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Bio-Based and Biodegradable Plastics As A New Solution In The Industry

“Due to the scarcity of fossil fuels and issues of environmental damage caused by fossil-based plastics, industry stakeholders and huge countries in the world start to develop and invest to produce bio-based plastics for industry usage.”

BANDUNG, aicheitbsc.com--The issue of the scarcity of fossil fuels to the issue of environmental damage caused by fossil-based plastics is increasingly sticking out. This requires industry stakeholders to find solutions to overcome these two big issues.

FMCG producers and global brands are committed to reducing the usage of fossil-based plastics and replacing them with biobased and biodegradable plastics. This movement is gaining attention from industry stakeholders.

Bio-based materials are predicted to be the main substitute for fossil fuels and plastic-based materials because bio-based materials come from unlimited sources in nature and are easily decomposed. Therefore, it is easier to recycle bio-based materials. This leads to reduction of carbon dioxide emission and is useful to preserve fossil fuel availability.

Bio-based plastics that will be used in industry are classified into three main types, such as fully or partially bio-based but not biodegradable (example : bio-based polyethylene terephthalate (PET) and bio-based polyethylene (PE)), biodegradable but petroleum-based (example : polycaprolactone (PCL)), and both fully/partially bio-based and biodegradable (example polylactic acid (PLA), polyhydroxyalkanoates (PHA) or starch blends). Bio-based plastics are made in whole or partially from renewable biological resources.

For example, sugar cane is processed to produce ethylene, which can then be used to manufacture polyethylene. Starch can be processed to produce lactic acid and subsequently polylactic acid (PLA). Agricultural feedstock like sugarcane, and waste biomass like forest respiration or CO2 are “alternative feedstocks” to fossil primary material.

The most widely claimed benefit of bio-based plastic is to reduce a final product’s carbon footprint, due to the sequestration of CO2 during the life of the plant. Bio-based plastics, such as starch blends, PLA, bio-PET and bio-PE, are mostly used in packaging applications. They are also used in fibres in the textiles sector. Bio-based succinic acid is suitable for several applications in sports and footwear, automotive, packaging, agriculture, non-wovens and fibres applications.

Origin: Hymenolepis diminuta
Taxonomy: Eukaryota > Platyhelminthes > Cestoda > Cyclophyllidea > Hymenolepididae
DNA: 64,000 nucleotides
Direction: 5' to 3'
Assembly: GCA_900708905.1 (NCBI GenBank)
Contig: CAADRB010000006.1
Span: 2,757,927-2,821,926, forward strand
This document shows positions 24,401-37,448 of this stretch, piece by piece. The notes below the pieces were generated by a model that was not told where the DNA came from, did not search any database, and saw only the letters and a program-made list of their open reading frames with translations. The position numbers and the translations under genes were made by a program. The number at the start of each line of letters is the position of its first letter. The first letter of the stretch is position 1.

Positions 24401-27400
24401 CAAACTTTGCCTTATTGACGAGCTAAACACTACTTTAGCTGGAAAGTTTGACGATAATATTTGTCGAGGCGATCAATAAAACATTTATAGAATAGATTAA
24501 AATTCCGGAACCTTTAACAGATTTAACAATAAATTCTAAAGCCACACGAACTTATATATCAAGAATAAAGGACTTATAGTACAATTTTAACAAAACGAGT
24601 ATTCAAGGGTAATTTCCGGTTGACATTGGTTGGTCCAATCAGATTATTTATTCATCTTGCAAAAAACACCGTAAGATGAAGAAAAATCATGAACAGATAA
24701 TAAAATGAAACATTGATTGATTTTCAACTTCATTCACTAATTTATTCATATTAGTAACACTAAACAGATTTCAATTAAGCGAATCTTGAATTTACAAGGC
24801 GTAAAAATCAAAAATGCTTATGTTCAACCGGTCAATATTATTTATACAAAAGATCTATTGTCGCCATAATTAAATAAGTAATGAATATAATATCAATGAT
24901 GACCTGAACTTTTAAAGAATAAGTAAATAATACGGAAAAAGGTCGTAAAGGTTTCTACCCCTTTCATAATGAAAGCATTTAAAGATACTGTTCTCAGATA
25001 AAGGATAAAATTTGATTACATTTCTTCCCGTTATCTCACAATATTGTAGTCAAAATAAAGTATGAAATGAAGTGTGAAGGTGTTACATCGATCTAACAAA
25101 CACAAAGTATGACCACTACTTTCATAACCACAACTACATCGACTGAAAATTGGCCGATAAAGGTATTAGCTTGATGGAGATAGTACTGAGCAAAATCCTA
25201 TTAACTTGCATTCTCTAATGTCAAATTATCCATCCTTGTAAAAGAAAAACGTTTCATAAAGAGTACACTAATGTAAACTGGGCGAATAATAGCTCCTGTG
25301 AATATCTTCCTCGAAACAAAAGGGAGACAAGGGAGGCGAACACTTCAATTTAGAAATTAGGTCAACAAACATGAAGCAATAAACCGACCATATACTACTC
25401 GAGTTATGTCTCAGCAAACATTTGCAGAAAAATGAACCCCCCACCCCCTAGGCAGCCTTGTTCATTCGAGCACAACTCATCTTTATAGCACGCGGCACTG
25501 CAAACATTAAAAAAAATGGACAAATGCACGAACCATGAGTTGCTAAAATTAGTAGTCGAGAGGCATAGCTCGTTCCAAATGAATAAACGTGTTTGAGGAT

Polyhydroxyalkanoate or PHA, is a common type of biodegradable bio-based plastic, currently used to make packaging and bottles. It is produced by industrial fermentation when certain bacteria are fed sugar or fat from feedstocks such as beets, sugar cane, corn or vegetable oil.

But unwanted byproducts, such as waste cooking oil or molasses that remain after sugar manufacturing, could be used as alternative feedstock, freeing up food crops for other uses. However, the usage of bio-based and biodegradable materials not only produces pros but also producing cons from the sustainability point of view.

There are several cons that arise from this bio-based plastic production and usage, such as biodegradation depends on certain conditions such as temperature, bioactivity of the location, and moisture levels; environmental impact of certain raw material sources is still unknown.

Crops like sugarcane also require a lot of irrigation and this can exacerbate water shortages, and puts pressure on the world's limited amount of arable land, and even risks competition for agricultural resources.

Several countries have paid great attention to the use of bio-based materials for plastic production in industry. For example, China and Japan will be pioneers in Asia, investing millions of dollars to increase domestic bio-based plastic production capabilities. China has 36 upcoming bioplastics projects, creating a total of 4.4m tonnes of newly added production capacity.

On the other hand, While Japanese Ministry included $45m in the 2019 budget for developing products manufactured from bio-based plastics. Furthermore, various countries in the western hemisphere are also reacting to the increasing issue of using bio-based materials for industrial plastic production.

In the US, the Federal Trade Commission Guidelines are designed to help marketers avoid misleading consumer environmental claims. Companies must identify specific materials and explain why they can protect themselves from the use of general terms such as "environmental" or "green".

Similarly, the EU shares the same view, with a new circular action plan that intends to release a policy framework on bio-based, biodegradable and compostable plastics. Australia and the EU have taken the first steps to ban oxo-degradable, biodegradable, enzyme-mediated and biodegradable products in landfills.

Marketing campaigns can exploit misunderstandings or lack of information in this area. It is important to note that switching from one type of plastic to another does not address the end-of-life management issues that have led to the existing plastic waste pollution crisis.

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